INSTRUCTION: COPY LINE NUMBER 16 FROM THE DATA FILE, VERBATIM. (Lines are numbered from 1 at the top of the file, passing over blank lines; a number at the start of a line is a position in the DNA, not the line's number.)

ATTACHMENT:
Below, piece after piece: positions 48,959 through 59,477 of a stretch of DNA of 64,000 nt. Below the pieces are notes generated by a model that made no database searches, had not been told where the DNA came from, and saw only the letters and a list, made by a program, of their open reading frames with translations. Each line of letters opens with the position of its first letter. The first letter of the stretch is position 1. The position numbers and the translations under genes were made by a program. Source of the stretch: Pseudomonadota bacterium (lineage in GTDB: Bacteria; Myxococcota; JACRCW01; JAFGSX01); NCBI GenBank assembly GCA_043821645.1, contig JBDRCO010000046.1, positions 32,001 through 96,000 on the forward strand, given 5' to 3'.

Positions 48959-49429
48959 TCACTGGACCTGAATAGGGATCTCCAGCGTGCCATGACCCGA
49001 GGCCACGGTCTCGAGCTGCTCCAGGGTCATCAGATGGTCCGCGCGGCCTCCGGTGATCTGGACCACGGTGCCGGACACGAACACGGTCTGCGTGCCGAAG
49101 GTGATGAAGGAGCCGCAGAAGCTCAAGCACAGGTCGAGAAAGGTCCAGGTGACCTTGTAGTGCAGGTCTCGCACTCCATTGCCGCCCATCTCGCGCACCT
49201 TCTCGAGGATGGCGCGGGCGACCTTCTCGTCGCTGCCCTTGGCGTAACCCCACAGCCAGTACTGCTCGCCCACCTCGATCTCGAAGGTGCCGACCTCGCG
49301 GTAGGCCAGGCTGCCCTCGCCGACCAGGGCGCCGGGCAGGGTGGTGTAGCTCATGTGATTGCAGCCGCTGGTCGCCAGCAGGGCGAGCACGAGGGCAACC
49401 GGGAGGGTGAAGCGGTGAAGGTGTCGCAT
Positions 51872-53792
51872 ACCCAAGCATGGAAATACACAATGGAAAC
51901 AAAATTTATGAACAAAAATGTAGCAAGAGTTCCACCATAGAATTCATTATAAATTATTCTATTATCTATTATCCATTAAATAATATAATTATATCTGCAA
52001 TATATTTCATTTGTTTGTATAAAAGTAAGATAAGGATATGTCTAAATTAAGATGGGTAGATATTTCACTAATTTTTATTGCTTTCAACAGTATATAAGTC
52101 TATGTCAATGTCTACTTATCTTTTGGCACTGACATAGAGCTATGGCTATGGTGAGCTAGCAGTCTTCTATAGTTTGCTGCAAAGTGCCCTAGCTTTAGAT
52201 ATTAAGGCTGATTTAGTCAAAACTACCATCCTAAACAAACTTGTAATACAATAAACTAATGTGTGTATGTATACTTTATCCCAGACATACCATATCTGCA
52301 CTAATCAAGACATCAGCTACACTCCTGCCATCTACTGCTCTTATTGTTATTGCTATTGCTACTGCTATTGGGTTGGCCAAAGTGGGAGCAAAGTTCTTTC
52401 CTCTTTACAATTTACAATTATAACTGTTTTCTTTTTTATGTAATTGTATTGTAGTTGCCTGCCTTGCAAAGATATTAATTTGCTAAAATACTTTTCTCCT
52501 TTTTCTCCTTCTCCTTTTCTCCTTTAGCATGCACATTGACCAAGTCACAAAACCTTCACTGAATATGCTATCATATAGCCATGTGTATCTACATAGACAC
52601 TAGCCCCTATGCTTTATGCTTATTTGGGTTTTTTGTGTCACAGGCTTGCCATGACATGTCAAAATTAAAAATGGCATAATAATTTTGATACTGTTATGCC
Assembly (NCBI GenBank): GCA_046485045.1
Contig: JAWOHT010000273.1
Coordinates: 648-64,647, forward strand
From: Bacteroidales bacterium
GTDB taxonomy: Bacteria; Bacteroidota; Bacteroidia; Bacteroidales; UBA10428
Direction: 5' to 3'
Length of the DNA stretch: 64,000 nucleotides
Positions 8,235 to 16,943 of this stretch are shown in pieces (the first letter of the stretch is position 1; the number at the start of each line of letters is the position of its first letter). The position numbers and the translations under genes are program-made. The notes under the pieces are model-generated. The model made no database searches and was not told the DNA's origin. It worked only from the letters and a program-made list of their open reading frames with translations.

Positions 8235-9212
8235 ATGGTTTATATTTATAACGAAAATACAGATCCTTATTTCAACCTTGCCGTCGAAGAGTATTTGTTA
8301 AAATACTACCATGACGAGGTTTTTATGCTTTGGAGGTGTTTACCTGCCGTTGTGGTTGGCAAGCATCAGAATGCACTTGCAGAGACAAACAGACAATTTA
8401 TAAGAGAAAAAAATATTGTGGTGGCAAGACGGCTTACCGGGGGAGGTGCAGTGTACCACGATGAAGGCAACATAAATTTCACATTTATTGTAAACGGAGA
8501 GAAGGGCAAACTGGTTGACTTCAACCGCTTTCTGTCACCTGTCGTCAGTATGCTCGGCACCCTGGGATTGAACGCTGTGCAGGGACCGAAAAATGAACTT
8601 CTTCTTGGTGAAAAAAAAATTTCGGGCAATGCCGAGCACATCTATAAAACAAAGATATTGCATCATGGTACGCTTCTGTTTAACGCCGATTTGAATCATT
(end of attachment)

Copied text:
52401 CTCTTTACAATTTACAATTATAACTGTTTTCTTTTTTATGTAATTGTATTGTAGTTGCCTGCCTTGCAAAGATATTAATTTGCTAAAATACTTTTCTCCT